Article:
Companies Blame Europe for Bad Earnings: Deja vu All Over Again

Companies Blame Europe for Bad Earnings: Deja vu All Over Again

Companies Blame Europe for Bad Earnings: Deja vu All Over Again

It is not surprising to hear companies, in different industries, blaming the European crisis as the culprit for their poor earnings performance during the second quarter of 2012.

Last May, our reporter, Debbie Baratz, noted the same reason as the primary excuse of several companies that missed their target earnings during the first quarter of the year. Some of the companies she identified include ING Groep N.V. (NYSE:ING), Fossil, Inc. (NASDAQ:FOSL), Exxon Mobil Corporation (NYSE:XOM), and The Dow Chemical Company (NYSE:DOW)

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The trend of blaming the European financial crisis as the root of the weak earnings results among companies, remains during the second quarter earnings season. Ford Motor Company (NYSE:F) reported a 58 percent profit decline from its $2.4 billion profit during the second quarter of last year, to the $1 billion profit of this year. The automaker cited its $404 million loss in Europe as one the reasons. Prior to its second quarter earnings report, Ford already projected that 80 percent of its losses will come from Europe. During the first half of the year, Ford’s sales in the European market dropped by 10 percent. According to Allan Mullaly, Ford’s president and CEO, the entire automotive industry suffered the same experience in the European market. He said,   “We are assuming that this is a structural issue. It’s not going to come back fast and be saved by volume. I think you’re seeing the same viewpoint from most of the automobile companies.”

Chipmaker, Texas Instruments Incorporated (NASDAQ:TXN) pointed at the lingering debt crisis in Europe weakening their business operations.  Ron Slymayer, Texas Instruments vice president and head of investor relations, said that its sequential growth fell only in the Europen region during the company’s second quarter earning conference call. He also expects “little more downshift” in revenues from the region.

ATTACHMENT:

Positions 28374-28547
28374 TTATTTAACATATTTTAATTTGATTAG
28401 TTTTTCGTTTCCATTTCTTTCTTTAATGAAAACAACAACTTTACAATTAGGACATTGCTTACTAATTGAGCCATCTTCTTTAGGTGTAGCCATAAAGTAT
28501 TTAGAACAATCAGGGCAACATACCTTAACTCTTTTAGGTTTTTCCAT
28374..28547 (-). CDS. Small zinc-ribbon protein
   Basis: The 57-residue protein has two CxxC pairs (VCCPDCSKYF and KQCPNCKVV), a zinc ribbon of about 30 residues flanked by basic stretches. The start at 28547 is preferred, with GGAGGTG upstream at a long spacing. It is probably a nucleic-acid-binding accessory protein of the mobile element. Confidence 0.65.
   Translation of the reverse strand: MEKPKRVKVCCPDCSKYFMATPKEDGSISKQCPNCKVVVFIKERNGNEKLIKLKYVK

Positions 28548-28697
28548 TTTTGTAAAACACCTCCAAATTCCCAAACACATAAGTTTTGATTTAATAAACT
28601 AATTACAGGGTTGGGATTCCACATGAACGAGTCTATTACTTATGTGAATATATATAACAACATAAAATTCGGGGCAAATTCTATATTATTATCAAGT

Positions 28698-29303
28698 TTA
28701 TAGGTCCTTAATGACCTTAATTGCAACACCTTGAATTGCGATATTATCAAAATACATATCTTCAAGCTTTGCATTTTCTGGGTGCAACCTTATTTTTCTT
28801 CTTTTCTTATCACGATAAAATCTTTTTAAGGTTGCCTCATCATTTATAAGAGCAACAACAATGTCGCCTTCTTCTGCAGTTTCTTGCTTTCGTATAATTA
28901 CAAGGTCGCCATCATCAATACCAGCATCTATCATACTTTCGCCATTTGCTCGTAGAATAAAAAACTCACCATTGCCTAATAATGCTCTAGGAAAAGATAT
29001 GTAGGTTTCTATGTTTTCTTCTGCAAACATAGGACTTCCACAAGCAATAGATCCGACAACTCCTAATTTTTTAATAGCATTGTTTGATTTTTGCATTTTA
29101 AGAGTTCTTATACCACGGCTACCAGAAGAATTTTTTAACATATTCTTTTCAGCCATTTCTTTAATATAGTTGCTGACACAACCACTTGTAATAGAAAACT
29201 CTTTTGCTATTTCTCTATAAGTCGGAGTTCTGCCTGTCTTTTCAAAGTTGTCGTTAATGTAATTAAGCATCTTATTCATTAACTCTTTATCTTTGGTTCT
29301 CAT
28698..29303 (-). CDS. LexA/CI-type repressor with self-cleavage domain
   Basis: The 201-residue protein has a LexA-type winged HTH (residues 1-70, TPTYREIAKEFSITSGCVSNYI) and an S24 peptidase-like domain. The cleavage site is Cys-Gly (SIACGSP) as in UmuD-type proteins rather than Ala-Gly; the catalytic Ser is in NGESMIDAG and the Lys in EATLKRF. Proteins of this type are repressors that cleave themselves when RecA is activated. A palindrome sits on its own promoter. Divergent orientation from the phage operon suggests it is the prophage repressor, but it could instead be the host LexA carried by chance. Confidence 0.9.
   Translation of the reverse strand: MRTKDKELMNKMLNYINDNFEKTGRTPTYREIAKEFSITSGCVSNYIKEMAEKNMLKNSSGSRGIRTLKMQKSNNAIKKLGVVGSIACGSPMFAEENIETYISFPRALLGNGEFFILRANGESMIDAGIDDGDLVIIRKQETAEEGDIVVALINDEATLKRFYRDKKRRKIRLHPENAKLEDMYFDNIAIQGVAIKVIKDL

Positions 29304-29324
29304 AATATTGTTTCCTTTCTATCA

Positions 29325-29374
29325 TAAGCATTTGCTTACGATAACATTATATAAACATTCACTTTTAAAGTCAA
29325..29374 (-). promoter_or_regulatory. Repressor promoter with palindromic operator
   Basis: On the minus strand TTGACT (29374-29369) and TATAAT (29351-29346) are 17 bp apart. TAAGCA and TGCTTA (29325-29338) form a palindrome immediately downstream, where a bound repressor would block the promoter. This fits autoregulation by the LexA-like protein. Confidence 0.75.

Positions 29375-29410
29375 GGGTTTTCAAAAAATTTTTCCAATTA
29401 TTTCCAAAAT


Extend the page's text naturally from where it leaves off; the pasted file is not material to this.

Several other multinational corporations, such as  Unilever plc (NYSE:UL) and AstraZeneca plc (LON:AZN) (NYSE: AZN), cited that consumer demands declined during the second quarter, and the negative impact of the European crisis is spreading.  Unilever’s sales revenue in Europe dropped by 2.2 percent, while Aztra Zeneca’s sales declined by 21 percent. According to Paul Polman, chief executive officer of Unilever, the economic woes in Europe are no longer confined in the south.  AztraZeneca said it was hurt by the European government’s austerity measures.

Meanwhile, Deutsche Bank AG (NYSE:DB), the largest lender in Germany, said that its second quarter profit slumped due to weak European currency. Its operating expenditures rose in the United States and Britain. Its profit slumped by 40 percent, to 700 million euros ($844 million). In a statement, Deutsche Bank said, “The increase in costs “is mainly a result of the bank’s U.S. dollar and pound sterling cost base being negatively affected by the weakening of the euro.”

Dominique Barbet, economist at  BNP Paribas SA (EPA:BNP), said that companies, households, and governments are afraid of the current global economic situation. According to him, households cut spending due to government austerity, causing lower tax receipts, which leads to more austerity. He pointed out, “We are in a vicious circle.”

Pointing fingers, blaming something or someone, is a common practice by most people—top executives or ordinary employees alike. Many lack the courage to face their own mistakes. The blame game is also a vicious habit that needs to changed.

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